Craft Breweries to Open in Austintown, Downtown
YOUNGSTOWN, Ohio – Brewing beer is a simple procedure: Mix grains with hot water, add hops, cool quickly, add yeast and wait for it to ferment into beer.
Other ingredients can be added to affect the flavor, but those four basic ingredients – and time – are really all it takes.
Combining a simple process with the fact that a multitude of craft beers is steadily eating into the market share of the country’s top brewers shows why microbreweries are popping up everywhere.
Last year alone, breweries opened at a rate of 1½ per day nationwide, according to the Colorado-based Brewers Association. In major cities, breweries are commonplace in up-and-coming neighborhoods. Cleveland alone has a dozen within its city limits, most of them downtown.
The culture of craft beers is slowly spreading to the Mahoning Valley as at least two brewing companies prepare to open this year: Paladin Brewing in Austintown and Gallagher Brewing downtown.
John Chandler, founder of Paladin, says a trip to Colorado in 2008 piqued his interest.
“I saw a craft beer culture that didn’t exist in Youngstown,” Chandler says.
“I wanted to get it here, but I couldn’t. So I started doing it at home. That’s what started it and I was an avid home brewer until I realized I wanted to create my own thing.”
For Gallagher Brewing co-founder Dominic Gatta III – the president of the Gatta Co. who is overseeing the renovation of the Gallagher Building, where the brewery will be housed – the brewery is the next logical step in the resurgence of downtown Youngstown.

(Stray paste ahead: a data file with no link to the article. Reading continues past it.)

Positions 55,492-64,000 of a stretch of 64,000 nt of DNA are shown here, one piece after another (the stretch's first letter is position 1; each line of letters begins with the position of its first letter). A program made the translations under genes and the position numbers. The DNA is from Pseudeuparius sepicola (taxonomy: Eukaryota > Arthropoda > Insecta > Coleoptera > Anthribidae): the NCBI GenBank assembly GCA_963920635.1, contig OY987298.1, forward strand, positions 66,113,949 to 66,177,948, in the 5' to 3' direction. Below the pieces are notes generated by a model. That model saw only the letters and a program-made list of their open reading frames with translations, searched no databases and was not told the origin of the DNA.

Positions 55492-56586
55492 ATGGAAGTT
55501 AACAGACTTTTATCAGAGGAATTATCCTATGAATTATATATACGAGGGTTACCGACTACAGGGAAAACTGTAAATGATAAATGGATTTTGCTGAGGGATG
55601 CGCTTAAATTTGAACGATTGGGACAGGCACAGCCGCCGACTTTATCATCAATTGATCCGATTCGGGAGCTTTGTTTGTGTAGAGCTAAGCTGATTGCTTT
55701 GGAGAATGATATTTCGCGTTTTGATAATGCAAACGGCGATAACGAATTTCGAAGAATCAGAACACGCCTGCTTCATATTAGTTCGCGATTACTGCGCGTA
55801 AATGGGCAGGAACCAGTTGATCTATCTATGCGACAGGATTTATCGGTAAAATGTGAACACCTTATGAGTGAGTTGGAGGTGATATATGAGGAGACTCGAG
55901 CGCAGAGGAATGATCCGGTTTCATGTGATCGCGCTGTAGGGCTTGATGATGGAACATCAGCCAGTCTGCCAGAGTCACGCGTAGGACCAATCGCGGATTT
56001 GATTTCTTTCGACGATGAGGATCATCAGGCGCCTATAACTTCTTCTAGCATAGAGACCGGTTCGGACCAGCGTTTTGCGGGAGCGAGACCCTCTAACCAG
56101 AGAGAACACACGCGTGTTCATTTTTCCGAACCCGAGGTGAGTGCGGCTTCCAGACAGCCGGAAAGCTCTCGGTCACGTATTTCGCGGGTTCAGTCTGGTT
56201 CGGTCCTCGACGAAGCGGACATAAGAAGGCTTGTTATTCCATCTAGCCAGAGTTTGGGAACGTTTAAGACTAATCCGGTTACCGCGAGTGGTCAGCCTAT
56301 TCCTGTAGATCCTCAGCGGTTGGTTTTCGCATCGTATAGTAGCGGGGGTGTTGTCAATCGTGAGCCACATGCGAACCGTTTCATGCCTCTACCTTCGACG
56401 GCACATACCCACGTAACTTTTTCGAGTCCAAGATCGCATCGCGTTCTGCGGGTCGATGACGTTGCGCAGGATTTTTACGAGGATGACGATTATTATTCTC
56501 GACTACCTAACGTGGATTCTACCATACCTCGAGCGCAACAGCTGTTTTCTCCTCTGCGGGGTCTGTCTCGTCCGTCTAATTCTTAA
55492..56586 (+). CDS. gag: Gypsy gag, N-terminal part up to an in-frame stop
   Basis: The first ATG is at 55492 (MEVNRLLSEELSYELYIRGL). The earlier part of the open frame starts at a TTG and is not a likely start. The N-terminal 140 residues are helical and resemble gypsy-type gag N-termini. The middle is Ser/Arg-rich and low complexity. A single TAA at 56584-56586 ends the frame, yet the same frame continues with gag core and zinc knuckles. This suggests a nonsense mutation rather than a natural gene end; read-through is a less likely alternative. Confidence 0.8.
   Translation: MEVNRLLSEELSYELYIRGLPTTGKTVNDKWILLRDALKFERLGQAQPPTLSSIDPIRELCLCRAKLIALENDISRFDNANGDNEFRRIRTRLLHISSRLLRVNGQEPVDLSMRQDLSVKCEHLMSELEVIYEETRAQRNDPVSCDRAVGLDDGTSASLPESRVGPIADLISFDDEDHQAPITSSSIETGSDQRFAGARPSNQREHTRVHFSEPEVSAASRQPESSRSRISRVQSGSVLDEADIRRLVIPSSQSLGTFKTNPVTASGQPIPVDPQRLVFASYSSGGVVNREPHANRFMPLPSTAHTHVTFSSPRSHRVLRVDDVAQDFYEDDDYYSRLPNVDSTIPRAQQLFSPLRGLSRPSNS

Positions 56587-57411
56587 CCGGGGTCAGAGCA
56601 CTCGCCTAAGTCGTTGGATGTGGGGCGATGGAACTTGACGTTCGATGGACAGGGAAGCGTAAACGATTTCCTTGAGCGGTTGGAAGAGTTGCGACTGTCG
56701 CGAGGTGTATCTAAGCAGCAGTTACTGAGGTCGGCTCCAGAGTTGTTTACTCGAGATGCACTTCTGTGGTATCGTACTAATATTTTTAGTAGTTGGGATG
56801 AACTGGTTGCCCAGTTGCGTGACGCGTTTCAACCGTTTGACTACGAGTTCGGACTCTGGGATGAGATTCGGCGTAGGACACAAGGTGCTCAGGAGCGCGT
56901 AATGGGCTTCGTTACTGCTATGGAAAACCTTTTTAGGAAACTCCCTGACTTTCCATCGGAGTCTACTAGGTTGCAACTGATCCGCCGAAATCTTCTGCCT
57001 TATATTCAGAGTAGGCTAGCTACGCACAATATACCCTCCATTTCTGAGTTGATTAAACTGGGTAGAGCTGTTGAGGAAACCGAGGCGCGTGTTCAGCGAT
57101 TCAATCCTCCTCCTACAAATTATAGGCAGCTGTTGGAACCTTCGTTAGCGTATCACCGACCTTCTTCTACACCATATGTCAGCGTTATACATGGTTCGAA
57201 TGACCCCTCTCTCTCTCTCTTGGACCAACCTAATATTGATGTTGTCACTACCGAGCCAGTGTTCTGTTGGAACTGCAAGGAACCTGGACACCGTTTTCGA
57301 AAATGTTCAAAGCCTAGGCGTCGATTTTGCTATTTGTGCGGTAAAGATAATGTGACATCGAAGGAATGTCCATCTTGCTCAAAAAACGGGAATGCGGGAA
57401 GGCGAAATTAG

“With the rise of craft beer and the exposure it’s getting throughout the Valley, the state and the country, it feels like the right time,” Gatta says. “In all of our travels, even short trips to Cleveland, you see seven or eight breweries in a three-mile radius. That’s great. I’d love it if we had four or five breweries in the Valley.”
But for new brewers, there are steps they must take before they start.
For Chandler, it was research into how Paladin’s brewing system would be set up and its size.
When building the system, he says, there’s a gray zone between smaller brewers who sell their beer only at their own tap house and those looking to eventually distribute.
Systems that produce up to six barrels, he says, are better suited to on-site sales. To distribute, a brewery generally needs at least 10.
The challenge with the large setup, Chandler continues, is financing.
“The first thing was deciding how big of a system I was going to start with,” he says. “Was it going to be something small I could fund on my own? Or was I going to go big and have to get funding?”
Eventually, he settled on a 15-barrel system with 30-barrel fermentation tanks. The larger tanks at the end of the process, Chandler adds, will allow for eventual distribution.
For Gatta, the bigger problem was figuring out how to fit Gallagher’s brewing system – also 15 barrels – into the space. (Thirty-one gallons constitute a barrel.)